Showing posts from August, 2020

Cthulhu Rolls a 20

 Well, the dreaded deadline doom (aka work) has caught up to me, so just a short piece this week. I'm still unpacking from my move from a year ago, and I came across my ancient 1st edition Dungeons and Dragons books. Those books have a lot of history. I began playing D&D when I was in junior high, and it was a part of my life up to college. I never played any of the other editions until recently; right before Covid took over our lives, I found a local group and began playing fifth edition. Certainly the details had changed (how many races are there? how is a sorcerer different from a warlock or a wizard?), but the basic mechanics, and of course the role-playing, were pretty much the same. I was able to slip into it relatively easily. But then the pandemic changed things. We stopped playing for a couple of months. We tried online. And then the guys (it was all guys except for me) decided to play in person again. That's when I tossed in my sword, so to speak. I used to pore o

Rediscovering Roger Zelazny

  This post is not a review but just an appreciation of a writer that I fear is getting lost in the mists of time -Roger Zelazny. If you've not read any Zelazny, it's hard to find another writer to compare him to, because he had a unique style and voice. He wrote both science fiction and fantasy, but his work often blurred the two. He was one of the SF/F writers that emerged from the 60s who focused not on the hard SF of Asimov and his ilk, but more on the human psyche. His books featured protagonists that were often conflicted, perhaps leaning more towards anti-hero status, but always intriguing. He had an interest in legends and mythology which plays throughout his works. Zelazny had a way with language and words -although he often favored a sort of stripped down style of dialog, he could also weave dreamlike imagery. As a reader, I always felt transported by his writing, effortlessly, to new places, new ideas, new states of being. If you are wondering where to start, I would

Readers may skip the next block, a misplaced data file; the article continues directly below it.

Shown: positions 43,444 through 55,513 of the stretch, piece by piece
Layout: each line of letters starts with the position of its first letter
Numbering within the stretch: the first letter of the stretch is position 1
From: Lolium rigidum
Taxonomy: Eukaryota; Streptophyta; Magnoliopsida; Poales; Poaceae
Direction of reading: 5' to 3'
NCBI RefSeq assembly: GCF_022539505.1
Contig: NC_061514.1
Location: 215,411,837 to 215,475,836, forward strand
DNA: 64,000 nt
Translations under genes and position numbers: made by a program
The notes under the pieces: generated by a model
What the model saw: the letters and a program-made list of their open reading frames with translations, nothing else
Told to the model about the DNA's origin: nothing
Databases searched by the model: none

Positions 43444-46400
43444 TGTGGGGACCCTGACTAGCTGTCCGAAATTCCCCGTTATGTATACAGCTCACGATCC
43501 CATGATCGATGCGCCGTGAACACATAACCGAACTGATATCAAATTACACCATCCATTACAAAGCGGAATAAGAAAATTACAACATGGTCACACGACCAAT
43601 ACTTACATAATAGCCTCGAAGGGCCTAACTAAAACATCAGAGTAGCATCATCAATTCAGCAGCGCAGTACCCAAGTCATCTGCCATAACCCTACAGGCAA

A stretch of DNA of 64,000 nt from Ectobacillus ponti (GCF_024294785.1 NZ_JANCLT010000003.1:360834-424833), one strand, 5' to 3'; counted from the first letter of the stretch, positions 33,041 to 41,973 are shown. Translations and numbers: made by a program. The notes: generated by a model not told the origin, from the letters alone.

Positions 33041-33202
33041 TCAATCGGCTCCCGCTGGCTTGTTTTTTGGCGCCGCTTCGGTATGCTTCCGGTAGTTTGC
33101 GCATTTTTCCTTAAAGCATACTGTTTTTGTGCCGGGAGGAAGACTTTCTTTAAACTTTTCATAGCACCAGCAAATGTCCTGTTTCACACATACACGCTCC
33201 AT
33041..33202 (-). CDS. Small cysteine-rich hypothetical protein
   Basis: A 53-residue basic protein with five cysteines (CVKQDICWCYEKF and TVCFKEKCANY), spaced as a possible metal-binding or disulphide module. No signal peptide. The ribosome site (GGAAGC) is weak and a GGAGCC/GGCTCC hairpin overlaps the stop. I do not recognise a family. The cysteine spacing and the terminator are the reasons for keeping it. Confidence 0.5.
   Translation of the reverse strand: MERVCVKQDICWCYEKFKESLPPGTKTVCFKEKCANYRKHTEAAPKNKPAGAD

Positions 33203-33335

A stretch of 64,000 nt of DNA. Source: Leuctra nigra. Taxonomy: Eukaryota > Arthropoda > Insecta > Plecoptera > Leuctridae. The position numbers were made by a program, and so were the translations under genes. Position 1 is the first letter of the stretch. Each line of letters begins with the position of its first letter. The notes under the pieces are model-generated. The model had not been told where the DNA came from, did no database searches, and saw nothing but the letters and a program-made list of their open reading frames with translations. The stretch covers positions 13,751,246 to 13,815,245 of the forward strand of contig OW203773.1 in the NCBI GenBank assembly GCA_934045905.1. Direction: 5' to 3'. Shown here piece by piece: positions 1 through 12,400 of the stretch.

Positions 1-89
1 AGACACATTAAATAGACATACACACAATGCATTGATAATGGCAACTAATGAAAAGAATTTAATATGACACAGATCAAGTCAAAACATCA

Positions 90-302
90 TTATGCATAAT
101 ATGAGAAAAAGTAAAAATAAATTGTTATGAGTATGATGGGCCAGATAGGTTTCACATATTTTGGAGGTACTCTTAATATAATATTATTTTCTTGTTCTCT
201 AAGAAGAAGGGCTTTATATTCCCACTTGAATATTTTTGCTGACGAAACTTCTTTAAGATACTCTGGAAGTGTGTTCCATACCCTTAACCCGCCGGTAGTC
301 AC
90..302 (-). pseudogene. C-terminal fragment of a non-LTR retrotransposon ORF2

A Look Back at The X-Men's Storm

It was a crisp Saturday evening in April 1975 when my older brother Steve and I stopped at The Book Nook store and I made my way to the comic book section, where I spotted one that immediately stood out. A group of super-heroes were bursting through the cover, tearing it open and charging straight at me. I was a sucker for group books and this one featured heroes I didn't recognize, although I recognized the team name: X-Men. It was Giant-Size X-Men #1, and it was the beginning of a beautiful relationship. I had been reading comics, and specifically Marvel comics, for about four years at that point, and I knew of the X-Men, although only from reprints and the occasional guest appearance. But other than Wolverine, who had recently appeared in The Hulk, and Cyclops, these characters were unknown to me. From the start, I found myself gravitating to them like no other super-hero comic. I always liked team books the best. I suppose it had to do with all the character interactio